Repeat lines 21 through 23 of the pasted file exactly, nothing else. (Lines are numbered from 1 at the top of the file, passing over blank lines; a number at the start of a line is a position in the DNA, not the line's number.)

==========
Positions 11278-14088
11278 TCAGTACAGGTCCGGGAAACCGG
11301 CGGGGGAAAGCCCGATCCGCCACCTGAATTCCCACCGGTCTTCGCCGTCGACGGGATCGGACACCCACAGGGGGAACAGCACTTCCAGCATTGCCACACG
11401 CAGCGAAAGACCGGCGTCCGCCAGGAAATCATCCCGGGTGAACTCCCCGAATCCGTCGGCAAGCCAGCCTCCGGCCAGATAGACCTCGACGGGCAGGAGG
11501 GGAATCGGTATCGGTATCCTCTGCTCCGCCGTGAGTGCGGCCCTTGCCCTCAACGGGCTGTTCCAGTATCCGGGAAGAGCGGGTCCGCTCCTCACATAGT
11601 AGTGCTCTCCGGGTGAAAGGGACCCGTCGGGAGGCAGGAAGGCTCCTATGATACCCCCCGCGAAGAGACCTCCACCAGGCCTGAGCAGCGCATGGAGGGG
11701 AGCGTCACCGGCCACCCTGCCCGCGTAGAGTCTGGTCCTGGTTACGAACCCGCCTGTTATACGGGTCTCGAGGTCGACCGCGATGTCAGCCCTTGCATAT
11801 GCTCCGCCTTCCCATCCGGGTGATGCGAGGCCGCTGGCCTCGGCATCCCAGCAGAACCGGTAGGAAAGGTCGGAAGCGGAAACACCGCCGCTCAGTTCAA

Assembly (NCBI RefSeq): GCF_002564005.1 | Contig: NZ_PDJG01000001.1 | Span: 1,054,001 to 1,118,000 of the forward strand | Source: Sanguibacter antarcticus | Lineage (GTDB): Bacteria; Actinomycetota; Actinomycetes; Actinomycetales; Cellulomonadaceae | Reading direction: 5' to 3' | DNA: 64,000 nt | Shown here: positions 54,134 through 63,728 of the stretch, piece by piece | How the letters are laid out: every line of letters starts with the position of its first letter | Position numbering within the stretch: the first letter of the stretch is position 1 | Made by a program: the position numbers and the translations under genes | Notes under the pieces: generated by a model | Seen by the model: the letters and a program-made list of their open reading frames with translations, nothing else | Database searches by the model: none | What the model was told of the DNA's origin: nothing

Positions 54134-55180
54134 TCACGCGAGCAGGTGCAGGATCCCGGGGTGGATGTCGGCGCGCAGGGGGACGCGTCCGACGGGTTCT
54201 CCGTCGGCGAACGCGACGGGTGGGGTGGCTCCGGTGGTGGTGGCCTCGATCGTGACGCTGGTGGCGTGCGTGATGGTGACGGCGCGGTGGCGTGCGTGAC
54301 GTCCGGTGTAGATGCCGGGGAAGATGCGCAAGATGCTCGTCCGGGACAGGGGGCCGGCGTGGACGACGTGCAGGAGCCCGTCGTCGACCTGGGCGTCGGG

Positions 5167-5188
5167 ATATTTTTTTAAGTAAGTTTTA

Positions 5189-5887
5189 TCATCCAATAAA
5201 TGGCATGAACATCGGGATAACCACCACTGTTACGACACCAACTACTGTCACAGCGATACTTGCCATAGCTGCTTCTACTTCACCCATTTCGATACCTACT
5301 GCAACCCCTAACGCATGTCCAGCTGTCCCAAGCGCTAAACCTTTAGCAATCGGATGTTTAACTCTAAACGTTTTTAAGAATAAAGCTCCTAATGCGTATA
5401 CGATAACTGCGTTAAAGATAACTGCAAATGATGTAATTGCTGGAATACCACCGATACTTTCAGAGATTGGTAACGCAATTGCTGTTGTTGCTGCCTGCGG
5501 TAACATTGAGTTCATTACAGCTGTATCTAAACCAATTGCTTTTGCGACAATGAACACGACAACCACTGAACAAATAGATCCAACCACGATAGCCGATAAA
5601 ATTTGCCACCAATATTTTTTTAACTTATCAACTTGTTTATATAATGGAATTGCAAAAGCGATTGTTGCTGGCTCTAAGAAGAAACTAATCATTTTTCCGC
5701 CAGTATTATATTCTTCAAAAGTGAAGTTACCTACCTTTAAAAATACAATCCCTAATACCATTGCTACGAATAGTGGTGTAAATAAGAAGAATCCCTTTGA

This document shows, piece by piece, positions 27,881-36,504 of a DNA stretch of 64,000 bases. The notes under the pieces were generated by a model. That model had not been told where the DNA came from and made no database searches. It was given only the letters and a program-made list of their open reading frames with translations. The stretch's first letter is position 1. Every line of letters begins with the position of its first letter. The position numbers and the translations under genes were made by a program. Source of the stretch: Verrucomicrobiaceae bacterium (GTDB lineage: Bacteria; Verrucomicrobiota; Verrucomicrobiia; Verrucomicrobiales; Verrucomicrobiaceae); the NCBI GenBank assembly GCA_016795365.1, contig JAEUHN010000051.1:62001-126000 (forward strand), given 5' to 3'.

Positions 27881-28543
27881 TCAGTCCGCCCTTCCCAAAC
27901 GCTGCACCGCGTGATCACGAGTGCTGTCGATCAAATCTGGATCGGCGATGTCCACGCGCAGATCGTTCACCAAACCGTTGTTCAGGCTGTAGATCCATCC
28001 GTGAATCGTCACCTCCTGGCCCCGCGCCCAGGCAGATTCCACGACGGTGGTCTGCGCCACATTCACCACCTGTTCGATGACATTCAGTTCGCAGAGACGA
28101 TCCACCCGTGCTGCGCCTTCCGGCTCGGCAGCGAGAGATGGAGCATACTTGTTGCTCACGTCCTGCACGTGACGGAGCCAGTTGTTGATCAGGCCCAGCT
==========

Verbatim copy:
5501 TAACATTGAGTTCATTACAGCTGTATCTAAACCAATTGCTTTTGCGACAATGAACACGACAACCACTGAACAAATAGATCCAACCACGATAGCCGATAAA
5601 ATTTGCCACCAATATTTTTTTAACTTATCAACTTGTTTATATAATGGAATTGCAAAAGCGATTGTTGCTGGCTCTAAGAAGAAACTAATCATTTTTCCGC
5701 CAGTATTATATTCTTCAAAAGTGAAGTTACCTACCTTTAAAAATACAATCCCTAATACCATTGCTACGAATAGTGGTGTAAATAAGAAGAATCCCTTTGA